If a lone committee member's recent suggestion that Madison consider restricting new drive-through venues was enough to cause a national stink, just wait till Rush Limbaugh finds out about Dave Cieslewicz's interest in "car-light" neighborhoods.
"It's like traffic calming on steroids," jokes the mayor, who recently toured two such neighborhoods in Madison's sister city of Freiburg, Germany. "People drive to the periphery, park in parking structures, walk in or ride a tram," he says approvingly. Residents can drop things off but "you can't actually park there."
Dear God in heaven, won't somebody please think of the children?
In fact, says Cieslewicz, both neighborhoods - Vauban and Rieselfeld - are especially popular among families with children. "They're very safe neighborhoods from a traffic perspective."
Cieslewicz hopes to incorporate the idea of car-light neighborhoods into city planning for a green development on the city's northeast side. As Isthmus reported ("Mayor Dave's Green Dream," 5/30/08), he wants to "push the envelope" in terms of incorporating green ideas.
Besides a reduced reliance on cars, Cieslewicz says the Freiburg neighborhoods are designed for "maximum energy efficiency and use of solar." One has a 16-building solar village that generates all of its own electric power and even sells excess energy back to the grid. And the streets are platted to maximize their potential for passive solar.
Cieslewicz knows these are bold concepts. (He actually uses the term "radical changes," but we don't want Limbaugh knowing that.) He suggests they could be incorporated into just a small part of the new northeast neighborhood, which could have one or two stops on a commuter rail line.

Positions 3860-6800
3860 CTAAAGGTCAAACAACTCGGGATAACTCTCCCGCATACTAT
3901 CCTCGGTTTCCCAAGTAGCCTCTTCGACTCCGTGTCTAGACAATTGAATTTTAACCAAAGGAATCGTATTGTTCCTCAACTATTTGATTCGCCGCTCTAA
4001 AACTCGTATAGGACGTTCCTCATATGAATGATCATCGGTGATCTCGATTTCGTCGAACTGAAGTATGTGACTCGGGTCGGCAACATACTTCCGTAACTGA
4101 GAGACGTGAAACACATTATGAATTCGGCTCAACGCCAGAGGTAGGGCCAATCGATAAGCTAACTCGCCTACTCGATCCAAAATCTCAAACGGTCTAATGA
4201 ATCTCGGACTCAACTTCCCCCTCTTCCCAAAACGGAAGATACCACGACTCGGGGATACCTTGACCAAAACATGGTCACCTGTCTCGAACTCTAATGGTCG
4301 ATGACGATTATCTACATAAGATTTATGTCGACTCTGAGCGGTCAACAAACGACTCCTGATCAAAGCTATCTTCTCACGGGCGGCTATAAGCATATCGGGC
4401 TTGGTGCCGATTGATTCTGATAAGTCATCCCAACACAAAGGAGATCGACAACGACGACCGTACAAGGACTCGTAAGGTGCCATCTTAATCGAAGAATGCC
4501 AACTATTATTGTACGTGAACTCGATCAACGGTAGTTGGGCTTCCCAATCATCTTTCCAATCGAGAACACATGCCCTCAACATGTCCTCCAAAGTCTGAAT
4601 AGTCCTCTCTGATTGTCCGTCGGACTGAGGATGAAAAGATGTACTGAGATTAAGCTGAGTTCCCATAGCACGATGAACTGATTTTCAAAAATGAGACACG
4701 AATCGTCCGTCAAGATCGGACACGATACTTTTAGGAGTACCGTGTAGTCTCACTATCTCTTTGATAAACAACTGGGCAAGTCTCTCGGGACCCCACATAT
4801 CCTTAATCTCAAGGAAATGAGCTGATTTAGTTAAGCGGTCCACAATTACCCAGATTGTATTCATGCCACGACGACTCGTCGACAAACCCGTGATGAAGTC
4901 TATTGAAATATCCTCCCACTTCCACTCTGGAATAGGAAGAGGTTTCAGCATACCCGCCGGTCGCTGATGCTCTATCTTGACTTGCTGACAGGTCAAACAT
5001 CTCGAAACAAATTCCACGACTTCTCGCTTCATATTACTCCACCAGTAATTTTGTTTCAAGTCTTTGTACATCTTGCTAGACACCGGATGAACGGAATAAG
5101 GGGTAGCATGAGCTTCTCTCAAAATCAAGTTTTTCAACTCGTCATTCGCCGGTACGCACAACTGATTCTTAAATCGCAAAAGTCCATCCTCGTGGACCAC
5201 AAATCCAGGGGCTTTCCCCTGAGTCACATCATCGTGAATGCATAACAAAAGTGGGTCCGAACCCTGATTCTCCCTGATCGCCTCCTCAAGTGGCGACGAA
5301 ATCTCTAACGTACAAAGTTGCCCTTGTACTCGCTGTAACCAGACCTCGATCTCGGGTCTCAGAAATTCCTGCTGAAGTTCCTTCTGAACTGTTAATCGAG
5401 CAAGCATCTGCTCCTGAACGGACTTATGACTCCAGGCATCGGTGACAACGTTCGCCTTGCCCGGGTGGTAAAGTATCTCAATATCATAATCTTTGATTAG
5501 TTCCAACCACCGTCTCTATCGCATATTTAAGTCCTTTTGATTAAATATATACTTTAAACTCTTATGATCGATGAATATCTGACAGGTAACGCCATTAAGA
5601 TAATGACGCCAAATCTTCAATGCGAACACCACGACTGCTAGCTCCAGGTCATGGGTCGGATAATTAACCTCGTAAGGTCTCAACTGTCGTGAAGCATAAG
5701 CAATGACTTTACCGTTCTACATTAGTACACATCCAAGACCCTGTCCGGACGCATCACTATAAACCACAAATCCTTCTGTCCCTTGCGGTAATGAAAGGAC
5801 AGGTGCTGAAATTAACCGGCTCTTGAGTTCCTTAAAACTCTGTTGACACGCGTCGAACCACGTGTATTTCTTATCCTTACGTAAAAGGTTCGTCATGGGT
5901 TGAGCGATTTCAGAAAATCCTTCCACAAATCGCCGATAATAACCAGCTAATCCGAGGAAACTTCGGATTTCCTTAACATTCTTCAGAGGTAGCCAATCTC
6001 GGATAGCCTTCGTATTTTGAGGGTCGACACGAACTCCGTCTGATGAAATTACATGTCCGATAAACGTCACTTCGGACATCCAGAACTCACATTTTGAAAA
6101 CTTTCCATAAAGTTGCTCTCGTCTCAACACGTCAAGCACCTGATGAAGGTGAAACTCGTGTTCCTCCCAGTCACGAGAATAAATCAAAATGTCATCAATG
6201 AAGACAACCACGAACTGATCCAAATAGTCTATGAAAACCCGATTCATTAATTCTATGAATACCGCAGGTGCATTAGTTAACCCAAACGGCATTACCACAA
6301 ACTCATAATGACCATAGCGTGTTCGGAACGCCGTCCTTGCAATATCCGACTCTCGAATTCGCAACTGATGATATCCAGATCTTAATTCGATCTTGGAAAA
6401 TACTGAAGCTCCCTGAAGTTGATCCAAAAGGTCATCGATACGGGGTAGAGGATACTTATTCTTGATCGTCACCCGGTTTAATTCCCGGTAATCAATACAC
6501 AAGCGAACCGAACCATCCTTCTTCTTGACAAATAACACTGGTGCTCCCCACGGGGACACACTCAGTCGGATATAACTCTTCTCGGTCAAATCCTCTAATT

"I've asked city planning to take a look at some of these concepts," says Cieslewicz. He met with staff early this week and plans to powwow with potential developers. The mayor hopes a green neighborhood would be a draw and maybe even merit national attention.
The issue of gas prices, he notes, is just reaching critical mass in the U.S. But in Germany gas costs the equivalent of about $9 a gallon. In devising neighborhoods that minimize car use and maximize energy efficiency, "They're just responding to the market pressures they've had for a long time."
Some statistics make his point. For every 1,000 people in the U.S., there are about 800 cars. In Germany, it's about 500 and, in Vauban, 150. It isn't as though cars are banned, they're just de-emphasized.
In contrast, says Cieslewicz, many modern American neighborhoods are "absolutely car-dependent. You don't have more freedom, you have less."
If a neighborhood like the one he's suggesting does come into being, would Cieslewicz be interested? "I'd live there in a minute," he says. So would lots of other folks - happily not including Rush Limbaugh.